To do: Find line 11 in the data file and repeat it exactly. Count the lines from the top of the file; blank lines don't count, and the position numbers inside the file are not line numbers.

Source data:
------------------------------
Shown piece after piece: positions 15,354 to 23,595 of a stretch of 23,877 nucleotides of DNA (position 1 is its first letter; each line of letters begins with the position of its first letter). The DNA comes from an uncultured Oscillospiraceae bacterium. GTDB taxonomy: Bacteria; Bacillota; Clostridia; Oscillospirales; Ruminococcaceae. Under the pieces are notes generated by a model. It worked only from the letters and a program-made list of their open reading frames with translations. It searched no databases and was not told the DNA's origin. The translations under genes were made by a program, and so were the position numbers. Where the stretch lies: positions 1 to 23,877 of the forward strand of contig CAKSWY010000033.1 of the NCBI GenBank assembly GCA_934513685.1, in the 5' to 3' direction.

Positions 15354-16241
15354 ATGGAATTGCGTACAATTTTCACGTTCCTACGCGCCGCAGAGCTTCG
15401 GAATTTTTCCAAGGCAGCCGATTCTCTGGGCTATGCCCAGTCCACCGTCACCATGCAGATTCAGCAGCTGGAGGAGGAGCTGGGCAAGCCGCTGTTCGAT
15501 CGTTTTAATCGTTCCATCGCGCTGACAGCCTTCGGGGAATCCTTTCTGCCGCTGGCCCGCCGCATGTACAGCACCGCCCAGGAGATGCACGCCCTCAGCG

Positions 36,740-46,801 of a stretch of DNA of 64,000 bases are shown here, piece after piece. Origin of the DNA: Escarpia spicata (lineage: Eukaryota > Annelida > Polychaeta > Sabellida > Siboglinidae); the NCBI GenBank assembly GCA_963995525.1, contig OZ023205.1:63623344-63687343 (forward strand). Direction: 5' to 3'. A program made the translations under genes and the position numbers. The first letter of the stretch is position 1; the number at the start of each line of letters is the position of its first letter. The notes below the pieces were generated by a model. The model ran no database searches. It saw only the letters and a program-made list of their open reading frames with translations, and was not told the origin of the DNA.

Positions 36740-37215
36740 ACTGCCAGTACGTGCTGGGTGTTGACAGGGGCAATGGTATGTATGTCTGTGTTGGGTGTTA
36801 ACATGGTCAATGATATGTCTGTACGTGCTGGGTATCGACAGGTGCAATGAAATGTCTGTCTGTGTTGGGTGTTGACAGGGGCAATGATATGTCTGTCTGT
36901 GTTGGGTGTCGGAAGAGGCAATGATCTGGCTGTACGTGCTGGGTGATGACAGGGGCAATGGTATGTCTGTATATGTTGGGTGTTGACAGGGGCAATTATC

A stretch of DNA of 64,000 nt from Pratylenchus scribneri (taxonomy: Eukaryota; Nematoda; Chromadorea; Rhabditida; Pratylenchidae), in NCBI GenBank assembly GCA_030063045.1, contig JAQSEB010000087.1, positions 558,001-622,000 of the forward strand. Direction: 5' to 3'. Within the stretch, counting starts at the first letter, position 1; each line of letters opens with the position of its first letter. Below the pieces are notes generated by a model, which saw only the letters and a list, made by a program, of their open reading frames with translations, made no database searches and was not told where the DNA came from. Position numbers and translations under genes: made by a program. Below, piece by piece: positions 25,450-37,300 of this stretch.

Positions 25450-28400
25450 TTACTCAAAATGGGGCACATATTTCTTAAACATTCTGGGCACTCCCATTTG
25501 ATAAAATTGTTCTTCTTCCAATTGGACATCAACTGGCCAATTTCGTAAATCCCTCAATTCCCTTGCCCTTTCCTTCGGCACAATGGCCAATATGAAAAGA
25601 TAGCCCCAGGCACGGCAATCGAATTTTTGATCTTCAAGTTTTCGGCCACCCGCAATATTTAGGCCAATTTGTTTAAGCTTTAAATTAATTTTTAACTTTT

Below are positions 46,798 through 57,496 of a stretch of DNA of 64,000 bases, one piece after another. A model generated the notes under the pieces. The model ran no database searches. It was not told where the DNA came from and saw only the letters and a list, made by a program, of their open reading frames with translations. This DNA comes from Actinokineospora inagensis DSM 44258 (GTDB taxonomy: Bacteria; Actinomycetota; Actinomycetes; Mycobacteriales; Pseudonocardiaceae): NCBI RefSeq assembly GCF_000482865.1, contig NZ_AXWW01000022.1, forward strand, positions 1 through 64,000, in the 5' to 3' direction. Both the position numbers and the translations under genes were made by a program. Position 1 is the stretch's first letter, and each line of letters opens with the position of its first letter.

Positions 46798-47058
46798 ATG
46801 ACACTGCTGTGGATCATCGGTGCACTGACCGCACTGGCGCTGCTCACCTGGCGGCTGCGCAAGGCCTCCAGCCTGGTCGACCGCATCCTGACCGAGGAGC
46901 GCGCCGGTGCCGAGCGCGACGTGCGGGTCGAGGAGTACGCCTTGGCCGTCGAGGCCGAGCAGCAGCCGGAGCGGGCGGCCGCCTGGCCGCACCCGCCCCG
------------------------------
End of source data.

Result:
A stretch of DNA of 64,000 nt from Pratylenchus scribneri (taxonomy: Eukaryota; Nematoda; Chromadorea; Rhabditida; Pratylenchidae), in NCBI GenBank assembly GCA_030063045.1, contig JAQSEB010000087.1, positions 558,001-622,000 of the forward strand. Direction: 5' to 3'. Within the stretch, counting starts at the first letter, position 1; each line of letters opens with the position of its first letter. Below the pieces are notes generated by a model, which saw only the letters and a list, made by a program, of their open reading frames with translations, made no database searches and was not told where the DNA came from. Position numbers and translations under genes: made by a program. Below, piece by piece: positions 25,450-37,300 of this stretch.